The Supreme Court on Friday, 17 December, pulled up several states across the country over the inordinate delay in disbursal of ex gratia to the kin of people who died of COVID-19.
An apex court bench of Justices MR Shah and BV Nagarathna observed that some states, namely Kerala, Maharashtra, and Rajasthan, had significant delay in providing compensation to the victims.
On inspecting the data provided by the Centre, the court stated that only 12,000 out of 1,41,000 applicants were compensated in Maharashtra.
In Kerala, the number of claims approved stood at 528, as against a record of 40,000 COVID-19 casualties.
"So far, as the State of Kerala is concerned, it is still a very sorry state of affairs that as against 40,855 deaths, 10,778 forms have been received, and that actual payment has been made only to 548 claimants. As a welfare state, it is its duty to pay ex gratia to people who have already suffered."Supreme Court, as per LiveLaw
Further, the apex court also found fault with Rajasthan, asking if the state's administration was attempting to "suppress something".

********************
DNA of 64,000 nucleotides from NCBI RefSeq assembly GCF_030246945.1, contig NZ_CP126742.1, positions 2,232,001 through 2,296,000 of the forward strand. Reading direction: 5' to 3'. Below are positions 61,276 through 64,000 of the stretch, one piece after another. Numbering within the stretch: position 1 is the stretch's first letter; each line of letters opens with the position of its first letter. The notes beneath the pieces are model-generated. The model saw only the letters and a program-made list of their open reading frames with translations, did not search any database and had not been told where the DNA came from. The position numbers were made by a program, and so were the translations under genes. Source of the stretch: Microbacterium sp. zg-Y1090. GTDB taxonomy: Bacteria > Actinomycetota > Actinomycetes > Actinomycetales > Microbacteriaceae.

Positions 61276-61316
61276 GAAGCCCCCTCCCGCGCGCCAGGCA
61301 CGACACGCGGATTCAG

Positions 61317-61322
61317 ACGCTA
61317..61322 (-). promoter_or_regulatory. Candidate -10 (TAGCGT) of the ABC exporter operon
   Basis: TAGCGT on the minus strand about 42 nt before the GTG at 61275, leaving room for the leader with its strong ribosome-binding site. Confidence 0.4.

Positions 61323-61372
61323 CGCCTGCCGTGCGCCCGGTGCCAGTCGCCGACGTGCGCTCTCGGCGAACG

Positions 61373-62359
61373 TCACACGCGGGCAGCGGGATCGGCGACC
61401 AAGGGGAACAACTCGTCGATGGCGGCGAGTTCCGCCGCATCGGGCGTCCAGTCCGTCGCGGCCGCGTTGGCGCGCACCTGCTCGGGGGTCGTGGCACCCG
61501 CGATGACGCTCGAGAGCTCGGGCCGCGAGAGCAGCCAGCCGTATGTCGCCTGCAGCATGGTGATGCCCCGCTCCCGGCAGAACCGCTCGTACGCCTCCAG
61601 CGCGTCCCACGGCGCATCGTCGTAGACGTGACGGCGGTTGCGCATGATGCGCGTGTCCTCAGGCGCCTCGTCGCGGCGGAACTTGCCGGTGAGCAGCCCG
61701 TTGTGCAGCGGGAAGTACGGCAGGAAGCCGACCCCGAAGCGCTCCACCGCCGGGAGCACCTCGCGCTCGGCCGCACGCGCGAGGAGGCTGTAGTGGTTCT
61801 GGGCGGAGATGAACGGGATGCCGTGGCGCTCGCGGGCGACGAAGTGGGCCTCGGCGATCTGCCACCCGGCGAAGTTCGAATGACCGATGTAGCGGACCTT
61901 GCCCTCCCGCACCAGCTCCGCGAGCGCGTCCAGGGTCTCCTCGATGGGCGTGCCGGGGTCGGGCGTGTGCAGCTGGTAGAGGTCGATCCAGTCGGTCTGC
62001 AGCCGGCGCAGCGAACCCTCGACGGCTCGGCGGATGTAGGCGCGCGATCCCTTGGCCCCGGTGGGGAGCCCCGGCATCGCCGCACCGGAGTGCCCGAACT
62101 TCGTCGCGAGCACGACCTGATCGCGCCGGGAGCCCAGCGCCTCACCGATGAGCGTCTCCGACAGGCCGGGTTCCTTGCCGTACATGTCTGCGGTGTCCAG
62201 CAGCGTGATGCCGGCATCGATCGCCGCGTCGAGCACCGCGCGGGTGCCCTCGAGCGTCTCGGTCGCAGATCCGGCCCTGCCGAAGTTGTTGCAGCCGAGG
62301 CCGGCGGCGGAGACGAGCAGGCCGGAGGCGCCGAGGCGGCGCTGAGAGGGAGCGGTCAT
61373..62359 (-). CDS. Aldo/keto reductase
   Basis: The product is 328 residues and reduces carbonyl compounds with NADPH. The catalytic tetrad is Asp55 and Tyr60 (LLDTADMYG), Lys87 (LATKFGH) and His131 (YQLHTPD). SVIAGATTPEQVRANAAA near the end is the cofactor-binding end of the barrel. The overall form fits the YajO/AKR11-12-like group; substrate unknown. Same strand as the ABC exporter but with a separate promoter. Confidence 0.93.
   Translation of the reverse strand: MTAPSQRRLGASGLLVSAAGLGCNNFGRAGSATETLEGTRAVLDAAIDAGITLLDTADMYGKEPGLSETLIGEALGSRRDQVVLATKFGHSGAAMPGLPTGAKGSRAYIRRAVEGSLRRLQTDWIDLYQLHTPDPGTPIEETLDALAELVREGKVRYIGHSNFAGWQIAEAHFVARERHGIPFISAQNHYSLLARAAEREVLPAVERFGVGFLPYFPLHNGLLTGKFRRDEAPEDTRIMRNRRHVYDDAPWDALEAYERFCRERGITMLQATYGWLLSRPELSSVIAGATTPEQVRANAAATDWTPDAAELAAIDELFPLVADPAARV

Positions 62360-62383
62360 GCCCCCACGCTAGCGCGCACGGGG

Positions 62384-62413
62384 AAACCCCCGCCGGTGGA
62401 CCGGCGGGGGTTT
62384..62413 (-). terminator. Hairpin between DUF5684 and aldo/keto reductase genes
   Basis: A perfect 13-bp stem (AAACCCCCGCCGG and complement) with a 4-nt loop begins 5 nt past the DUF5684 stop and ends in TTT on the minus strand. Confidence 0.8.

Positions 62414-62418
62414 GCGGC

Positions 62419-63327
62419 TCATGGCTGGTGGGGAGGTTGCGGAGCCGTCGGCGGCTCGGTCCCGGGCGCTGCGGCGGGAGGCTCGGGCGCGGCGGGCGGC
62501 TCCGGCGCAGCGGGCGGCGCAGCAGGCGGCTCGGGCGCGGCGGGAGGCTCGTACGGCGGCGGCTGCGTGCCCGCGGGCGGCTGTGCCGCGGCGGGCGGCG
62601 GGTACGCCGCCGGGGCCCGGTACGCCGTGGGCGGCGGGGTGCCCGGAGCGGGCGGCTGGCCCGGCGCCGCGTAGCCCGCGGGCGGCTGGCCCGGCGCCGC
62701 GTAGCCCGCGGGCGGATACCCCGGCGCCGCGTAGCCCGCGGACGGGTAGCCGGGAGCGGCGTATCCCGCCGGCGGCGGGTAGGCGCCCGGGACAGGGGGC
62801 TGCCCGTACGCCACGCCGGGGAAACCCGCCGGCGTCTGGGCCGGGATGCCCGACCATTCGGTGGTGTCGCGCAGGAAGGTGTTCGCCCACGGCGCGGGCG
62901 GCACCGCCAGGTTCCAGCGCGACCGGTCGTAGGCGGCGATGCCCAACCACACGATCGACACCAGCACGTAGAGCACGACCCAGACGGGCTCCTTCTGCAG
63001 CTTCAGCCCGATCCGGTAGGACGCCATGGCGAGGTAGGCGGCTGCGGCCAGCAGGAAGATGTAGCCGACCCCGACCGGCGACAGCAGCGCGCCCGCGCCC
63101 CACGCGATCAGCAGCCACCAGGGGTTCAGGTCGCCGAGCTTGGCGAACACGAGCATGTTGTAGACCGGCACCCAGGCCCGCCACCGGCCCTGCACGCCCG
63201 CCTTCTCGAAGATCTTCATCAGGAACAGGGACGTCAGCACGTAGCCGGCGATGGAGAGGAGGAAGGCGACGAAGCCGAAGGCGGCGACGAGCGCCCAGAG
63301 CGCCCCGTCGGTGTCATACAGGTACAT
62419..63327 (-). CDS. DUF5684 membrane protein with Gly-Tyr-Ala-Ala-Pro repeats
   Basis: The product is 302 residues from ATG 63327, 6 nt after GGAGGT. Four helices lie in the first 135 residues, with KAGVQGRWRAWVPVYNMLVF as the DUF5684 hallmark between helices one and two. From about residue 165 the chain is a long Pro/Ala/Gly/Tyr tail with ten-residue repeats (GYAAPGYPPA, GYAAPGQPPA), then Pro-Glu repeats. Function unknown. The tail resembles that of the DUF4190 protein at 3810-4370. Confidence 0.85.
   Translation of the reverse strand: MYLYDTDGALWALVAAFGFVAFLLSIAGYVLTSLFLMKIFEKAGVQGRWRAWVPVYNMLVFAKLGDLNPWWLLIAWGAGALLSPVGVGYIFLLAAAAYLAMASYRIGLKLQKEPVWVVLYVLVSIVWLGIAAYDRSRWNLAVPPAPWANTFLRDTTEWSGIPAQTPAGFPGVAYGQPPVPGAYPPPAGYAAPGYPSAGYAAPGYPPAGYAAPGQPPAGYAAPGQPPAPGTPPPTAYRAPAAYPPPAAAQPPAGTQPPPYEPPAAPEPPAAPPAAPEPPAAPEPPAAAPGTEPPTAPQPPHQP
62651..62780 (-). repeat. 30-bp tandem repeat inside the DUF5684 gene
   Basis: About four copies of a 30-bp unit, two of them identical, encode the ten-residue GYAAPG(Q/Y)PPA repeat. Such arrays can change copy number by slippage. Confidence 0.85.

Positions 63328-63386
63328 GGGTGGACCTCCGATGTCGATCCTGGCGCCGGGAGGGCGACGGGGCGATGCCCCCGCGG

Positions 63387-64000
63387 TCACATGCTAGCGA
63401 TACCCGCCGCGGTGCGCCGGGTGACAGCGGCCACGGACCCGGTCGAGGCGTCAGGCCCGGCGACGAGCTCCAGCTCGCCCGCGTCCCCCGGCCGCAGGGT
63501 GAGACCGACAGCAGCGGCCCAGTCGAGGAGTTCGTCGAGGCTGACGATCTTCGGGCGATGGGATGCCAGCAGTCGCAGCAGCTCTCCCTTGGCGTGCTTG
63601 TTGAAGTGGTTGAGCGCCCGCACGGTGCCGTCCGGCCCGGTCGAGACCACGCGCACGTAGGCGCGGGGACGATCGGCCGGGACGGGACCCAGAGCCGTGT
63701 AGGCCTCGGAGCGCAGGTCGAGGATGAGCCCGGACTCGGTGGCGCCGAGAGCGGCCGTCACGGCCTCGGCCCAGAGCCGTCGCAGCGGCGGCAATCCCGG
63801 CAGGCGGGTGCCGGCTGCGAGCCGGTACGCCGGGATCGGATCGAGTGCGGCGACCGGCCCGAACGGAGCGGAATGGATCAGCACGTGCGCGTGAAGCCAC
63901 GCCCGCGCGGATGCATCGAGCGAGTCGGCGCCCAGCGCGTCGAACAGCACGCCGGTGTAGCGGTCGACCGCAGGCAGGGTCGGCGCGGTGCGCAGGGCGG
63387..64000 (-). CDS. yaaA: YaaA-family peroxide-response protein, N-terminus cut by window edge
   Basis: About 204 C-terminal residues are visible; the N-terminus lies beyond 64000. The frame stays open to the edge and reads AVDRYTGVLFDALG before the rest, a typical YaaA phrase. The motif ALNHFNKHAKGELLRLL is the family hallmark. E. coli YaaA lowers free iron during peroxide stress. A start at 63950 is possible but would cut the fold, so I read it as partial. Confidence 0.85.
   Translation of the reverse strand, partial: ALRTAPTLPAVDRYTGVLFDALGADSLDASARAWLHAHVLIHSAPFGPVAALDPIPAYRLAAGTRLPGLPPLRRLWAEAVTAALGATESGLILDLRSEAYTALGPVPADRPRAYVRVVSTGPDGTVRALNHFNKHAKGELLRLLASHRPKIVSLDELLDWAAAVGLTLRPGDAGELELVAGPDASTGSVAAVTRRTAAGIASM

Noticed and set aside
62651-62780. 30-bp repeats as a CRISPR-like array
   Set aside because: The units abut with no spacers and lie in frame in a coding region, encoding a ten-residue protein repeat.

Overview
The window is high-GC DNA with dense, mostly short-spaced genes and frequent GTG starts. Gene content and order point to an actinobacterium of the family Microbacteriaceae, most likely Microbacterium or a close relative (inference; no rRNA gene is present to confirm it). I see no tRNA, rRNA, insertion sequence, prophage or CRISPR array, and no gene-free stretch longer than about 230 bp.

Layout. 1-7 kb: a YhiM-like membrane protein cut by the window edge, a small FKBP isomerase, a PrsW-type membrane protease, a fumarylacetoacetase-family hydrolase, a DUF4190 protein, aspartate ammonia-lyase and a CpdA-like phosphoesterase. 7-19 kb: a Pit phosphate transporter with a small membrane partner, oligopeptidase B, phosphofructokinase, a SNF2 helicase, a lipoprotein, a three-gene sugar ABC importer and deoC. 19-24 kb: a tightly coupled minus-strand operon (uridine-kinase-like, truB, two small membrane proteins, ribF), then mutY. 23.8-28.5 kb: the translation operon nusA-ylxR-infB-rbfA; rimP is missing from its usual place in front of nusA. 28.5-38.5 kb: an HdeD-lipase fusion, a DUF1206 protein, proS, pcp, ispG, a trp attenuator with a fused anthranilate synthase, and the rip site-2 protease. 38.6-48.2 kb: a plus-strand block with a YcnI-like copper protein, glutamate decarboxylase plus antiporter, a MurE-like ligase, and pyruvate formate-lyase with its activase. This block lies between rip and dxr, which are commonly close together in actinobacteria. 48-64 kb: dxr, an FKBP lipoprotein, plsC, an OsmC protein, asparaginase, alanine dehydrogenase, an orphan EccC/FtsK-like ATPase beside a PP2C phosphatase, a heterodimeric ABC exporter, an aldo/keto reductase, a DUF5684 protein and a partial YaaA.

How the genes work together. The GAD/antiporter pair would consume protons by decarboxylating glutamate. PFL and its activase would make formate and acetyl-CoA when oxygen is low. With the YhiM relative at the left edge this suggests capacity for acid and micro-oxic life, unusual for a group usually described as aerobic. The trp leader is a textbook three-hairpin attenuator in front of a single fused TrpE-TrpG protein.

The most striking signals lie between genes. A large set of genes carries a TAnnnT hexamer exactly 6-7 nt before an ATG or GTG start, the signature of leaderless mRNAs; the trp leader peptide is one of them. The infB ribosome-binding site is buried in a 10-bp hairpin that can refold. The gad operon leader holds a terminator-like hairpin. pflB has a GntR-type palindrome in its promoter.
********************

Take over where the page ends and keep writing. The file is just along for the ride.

"Who will believe that in the whole of Rajasthan only 8,955 died? You cannot even tell us how many applications you have received. It means you are trying to suppress something," the bench observed.
The counsel representing Ashok Gehlot's administration had earlier stated that out of the 8,959 recorded deaths, the government had disbursed compensation to 8,577 families.
All three states were asked to register and pay out all claimants within a week.
The top court also brought delays by the state administrations of Andhra Pradesh, Tamil Nadu, Gujarat, Punjab, and West Bengal into question.
(With inputs from LiveLaw.)